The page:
Listen ! Another government check is in the mail | Comment
Listen this week! is a guest article by Sally Barnes
Only in Canada, you say. Pity.
Our leader is not working. He struts. Hands in his pants pockets with all the bravado of General George Patton declaring that nothing can or will stop him.
Out of my way, guys, I have another election to win.
He has known from his drama teaching days that timing is everything.
Overnight, he ditched his sack-and-ashes character of pandemic days and bursts out a young, rugged, and alluring image of his old self.
Here in the real world, light years from Parliament Hill, we ordinary Canadians have grown old and tired during the pandemic, but our fearless leader has somehow discovered the fountain of youth.
There is a new spring in his approach.
The hunched shoulders after months of pandemic press conferences, the ragged beard and disheveled hair are suddenly gone, along with the gray that reminded us that our political superstar who once caught the world’s attention is almost 50 years old – the oldest statesman of all political party leaders in Ottawa today.
Young Justin, who led the Liberal Party of Canada to two electoral victories and served as Prime Minister for six years, is back, just in time to renew his promise that Canada is back.
(I was never sure where Canada was before it arrived, but that’s another issue for another day.)
It’s Justin Trudeau’s decision whether or not to withdraw the proverbial hold of an election, but you can bet your firstborn that Canadians will go to the polls, like it or not.
The vibe in Ottawa these days, as rumors of upcoming elections grow stronger with each passing day of lavish promises and photo ops, reminds me of that old song, “Another opening of another show.” “. Or maybe the sporting equivalent: “Gentlemen, start your engines”.
All parties with members of the House of Commons are preparing, except the Greens who are mired in a game of political hara-kiri and sabotage their new highly qualified leader.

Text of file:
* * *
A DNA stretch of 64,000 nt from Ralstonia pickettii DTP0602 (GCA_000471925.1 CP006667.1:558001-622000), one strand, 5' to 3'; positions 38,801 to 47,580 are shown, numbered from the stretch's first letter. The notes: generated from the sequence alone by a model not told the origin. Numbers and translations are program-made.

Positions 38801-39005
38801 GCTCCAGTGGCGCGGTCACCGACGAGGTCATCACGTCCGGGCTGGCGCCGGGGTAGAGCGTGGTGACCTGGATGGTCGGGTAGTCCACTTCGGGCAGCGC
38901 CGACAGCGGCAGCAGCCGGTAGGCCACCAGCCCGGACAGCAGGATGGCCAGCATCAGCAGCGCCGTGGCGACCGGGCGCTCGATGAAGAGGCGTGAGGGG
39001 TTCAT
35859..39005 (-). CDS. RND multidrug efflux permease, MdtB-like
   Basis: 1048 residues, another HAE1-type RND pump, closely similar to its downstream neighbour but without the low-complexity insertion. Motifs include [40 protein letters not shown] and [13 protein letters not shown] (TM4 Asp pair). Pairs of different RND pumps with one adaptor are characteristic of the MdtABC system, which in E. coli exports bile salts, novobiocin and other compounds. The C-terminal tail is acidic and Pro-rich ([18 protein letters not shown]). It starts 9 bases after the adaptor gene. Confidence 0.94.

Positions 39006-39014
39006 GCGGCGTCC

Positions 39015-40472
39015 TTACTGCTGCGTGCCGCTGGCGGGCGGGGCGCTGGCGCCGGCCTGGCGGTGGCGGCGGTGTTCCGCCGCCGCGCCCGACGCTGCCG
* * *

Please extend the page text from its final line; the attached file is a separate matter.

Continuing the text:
The putrid smell of anti-Semitism within the Green Party has cast a veil over their reputation for hard-earned virtue.
For many who see the Greens as a comfortable place to park a vote knowing full well that they will not form government, this internal mess could cause them to look elsewhere.
Lights. Camera. Action.
On the sidelines, ladies and gentlemen, Justin has another campaign to run.
He is at his best when he is campaigning. He’s a born showman. He loves the spotlight and the camera and they love him.
Cue the slot machine. (The Bank of Canada is on high alert and the printing presses in the basement are running 24 hours a day.)
Cue the props. The very attractive and poised Sophie Gregorie Trudeau is back on stage in cameo roles after what struck us as humble servants as a noticeably long and unexplained absence from the public eye.
In fact, Justin has made his support for women (and them of him) a big part of his political brand and they play a big role on the political scene in Canada these days with a likely impact on the election outcome.
Finally, we have a new Governor General, the first Aboriginal person to occupy this prestigious and important position. Mary Simon is an excellent choice and congratulations to our Prime Minister for choosing her and to our Queen for approving the appointment of her representative in this country.
Simon replaces another accomplished woman who seemed like a good idea at the time but didn’t quite work out. But the past is the past. Our Prime Minister obviously learned from this mistake.